The Palestinian Population in Israel at the Margins of the Israeli Economy

Factors and Obstacles Impeding Development of the Food Industry at Palestinian Localities in Israel

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This abstract introduces an IDI study of economic development initiatives in Palestinian localities in Israel. The study focused on entrepreneurship, especially in the local food industry, and encourages more comprehensive research on entrepreneurship in Palestinian society in Israel.

The complex relations obtaining between the Jewish and Palestinian populations in Israel have been researched in a broad range of studies (Gabison and Hacker 2000; Khamaisi 2003; Haider 2009;) that depict the Jewish group as dominant, controlling territory and resources, while the Palestinians in Israel are presented as a marginal minority group, especially from an economic point of view. According to Zalika (2009), their exclusion is reflected in their underrepresentation in industry, especially hi-tech industries of great importance to the Israeli economy.

Several studies have indicated that the Palestinian economy has failed to develop, noting its weakness in terms of occupational characteristics, spheres of activity and scope (Zureik 1979; Haider 2009). Others addressed the marginality of the Palestinian economy in Israel relative to the national economy, asserting that two separate economic entities have emerged in the same country: a Jewish economy and a Palestinian economy (Haider 2005; Shihadeh 2006), with widening gaps in terms of occupation, education, and technological competence (Semyonov and Lewin-Epstein 2004; Haider 2009). Recently, the non-integration of Palestinian citizens of Israel in the national economy aroused extensive public and academic reactions, as the parties involved—government officials, members of civilian social organizations, researchers and business persons—became more aware of the heavy economic and social price this situation exacts. The Israeli economy loses about NIS 25 billion annually, as reflected in its GNP, as a result of failure to use the potential of its Palestinian population, especially its work force (Fars 2009; Sadan and Halabi 2009).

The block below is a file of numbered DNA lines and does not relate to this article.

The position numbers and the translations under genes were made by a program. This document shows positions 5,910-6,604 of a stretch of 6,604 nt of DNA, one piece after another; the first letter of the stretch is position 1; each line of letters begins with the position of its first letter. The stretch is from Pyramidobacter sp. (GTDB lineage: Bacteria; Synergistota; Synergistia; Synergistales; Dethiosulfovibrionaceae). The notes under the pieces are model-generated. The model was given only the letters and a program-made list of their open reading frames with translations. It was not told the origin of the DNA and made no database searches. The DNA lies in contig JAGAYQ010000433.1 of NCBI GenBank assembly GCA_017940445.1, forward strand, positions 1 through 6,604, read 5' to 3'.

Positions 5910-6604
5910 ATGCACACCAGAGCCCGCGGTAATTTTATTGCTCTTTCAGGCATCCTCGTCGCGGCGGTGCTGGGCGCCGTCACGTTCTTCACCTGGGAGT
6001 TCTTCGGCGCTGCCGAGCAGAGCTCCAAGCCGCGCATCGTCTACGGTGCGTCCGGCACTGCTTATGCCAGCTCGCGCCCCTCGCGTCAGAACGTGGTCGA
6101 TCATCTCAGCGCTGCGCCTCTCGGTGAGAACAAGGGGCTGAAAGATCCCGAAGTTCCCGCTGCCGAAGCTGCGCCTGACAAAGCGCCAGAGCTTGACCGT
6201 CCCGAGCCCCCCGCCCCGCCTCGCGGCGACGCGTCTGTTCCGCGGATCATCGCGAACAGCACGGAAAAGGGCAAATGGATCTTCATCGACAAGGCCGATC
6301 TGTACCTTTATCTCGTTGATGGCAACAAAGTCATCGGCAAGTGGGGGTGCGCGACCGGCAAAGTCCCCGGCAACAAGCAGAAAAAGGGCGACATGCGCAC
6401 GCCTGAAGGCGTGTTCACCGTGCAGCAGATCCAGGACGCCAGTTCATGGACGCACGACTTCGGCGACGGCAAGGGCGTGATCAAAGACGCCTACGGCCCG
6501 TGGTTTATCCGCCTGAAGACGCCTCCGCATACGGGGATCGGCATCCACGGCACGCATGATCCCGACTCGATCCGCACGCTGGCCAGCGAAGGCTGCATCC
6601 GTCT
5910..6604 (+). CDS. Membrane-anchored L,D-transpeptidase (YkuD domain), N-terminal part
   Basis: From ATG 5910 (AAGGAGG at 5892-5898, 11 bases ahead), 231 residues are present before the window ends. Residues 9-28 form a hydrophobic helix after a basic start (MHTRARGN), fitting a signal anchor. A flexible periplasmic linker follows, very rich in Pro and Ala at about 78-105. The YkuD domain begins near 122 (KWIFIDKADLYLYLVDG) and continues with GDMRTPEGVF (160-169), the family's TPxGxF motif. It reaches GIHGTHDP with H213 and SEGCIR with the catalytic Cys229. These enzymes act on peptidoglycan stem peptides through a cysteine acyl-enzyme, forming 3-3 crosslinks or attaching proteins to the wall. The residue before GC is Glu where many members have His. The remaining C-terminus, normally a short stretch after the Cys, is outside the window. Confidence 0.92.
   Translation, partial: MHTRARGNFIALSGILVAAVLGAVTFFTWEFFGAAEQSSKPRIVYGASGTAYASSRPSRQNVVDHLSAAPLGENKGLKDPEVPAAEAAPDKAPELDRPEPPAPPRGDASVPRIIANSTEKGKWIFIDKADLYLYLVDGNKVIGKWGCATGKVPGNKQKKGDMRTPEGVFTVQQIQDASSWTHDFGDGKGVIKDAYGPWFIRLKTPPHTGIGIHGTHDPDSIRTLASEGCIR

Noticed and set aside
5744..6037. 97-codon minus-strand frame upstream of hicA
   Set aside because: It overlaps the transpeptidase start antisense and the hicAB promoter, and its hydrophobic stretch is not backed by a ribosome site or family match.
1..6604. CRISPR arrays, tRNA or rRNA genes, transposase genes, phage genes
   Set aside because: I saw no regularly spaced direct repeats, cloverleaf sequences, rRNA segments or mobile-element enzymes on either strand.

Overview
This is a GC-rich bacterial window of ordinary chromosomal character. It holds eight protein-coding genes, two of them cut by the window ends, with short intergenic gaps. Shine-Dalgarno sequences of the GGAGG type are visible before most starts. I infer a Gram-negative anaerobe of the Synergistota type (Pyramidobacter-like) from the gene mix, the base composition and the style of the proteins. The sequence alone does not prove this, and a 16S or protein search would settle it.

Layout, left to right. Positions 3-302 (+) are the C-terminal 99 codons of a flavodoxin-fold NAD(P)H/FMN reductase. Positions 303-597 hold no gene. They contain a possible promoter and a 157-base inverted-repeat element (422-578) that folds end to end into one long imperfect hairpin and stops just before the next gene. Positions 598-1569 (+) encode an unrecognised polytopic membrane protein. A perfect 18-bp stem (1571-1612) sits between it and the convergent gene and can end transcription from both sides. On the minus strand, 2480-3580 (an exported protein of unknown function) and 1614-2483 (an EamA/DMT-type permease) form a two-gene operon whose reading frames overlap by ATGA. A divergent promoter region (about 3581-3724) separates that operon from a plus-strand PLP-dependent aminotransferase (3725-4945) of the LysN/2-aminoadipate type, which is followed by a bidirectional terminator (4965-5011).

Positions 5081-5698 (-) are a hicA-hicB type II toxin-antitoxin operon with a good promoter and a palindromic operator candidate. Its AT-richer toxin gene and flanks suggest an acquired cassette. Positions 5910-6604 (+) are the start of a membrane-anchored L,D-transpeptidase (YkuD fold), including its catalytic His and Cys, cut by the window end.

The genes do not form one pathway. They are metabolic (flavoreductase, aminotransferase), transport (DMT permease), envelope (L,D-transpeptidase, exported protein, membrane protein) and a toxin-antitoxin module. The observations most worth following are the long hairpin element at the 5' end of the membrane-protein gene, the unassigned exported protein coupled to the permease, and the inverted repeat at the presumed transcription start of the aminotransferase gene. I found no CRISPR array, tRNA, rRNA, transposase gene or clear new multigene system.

This study reviews economic development initiatives at Palestinian localities in Israel in an attempt to understand the factors behind this situation. It constitutes the result of comprehensive research on entrepreneurship, especially in the local food industry, based on the assumption that a particular ethnic group will maintain an advantage in an ethnic industry. Few entrepreneurship studies have been conducted at Palestinian localities in Israel and all available statistics relate to the 1990s at the latest. This study will provide considerable insight into food industry entrepreneurship and encourage more comprehensive research on entrepreneurship in Palestinian society in Israel. Future studies will shed additional light on Palestinian entrepreneurship in Israel today and propose means of leveraging such businesses as a spur to the local Palestinian economy and the Israeli economy as a whole.


  1. What prevents Palestinian society in Israel, as an ethnic minority, from penetrating and integrating within the Israeli national market?
  2. Are the factors retarding development intrinsic to and dependent on the structure and culture of Palestinian society in Israel or are they external, the result of long-term government policies concerning this population sector?
  3. What are the chief factors and obstacles impeding the development of food industries at Palestinian localities in Israel?

As indicated, the decision to focus on food industries was motivated by the assumption that the relevant ethnic population groups will have something special and different to offer the Israeli market with regard to Middle Eastern food production. Concentrating research on this field will enable assessment of entrepreneurship in an industry unhampered by quality control issues, enabling us to posit that the factors sought are inherent in other variables that the study will attempt to examine.

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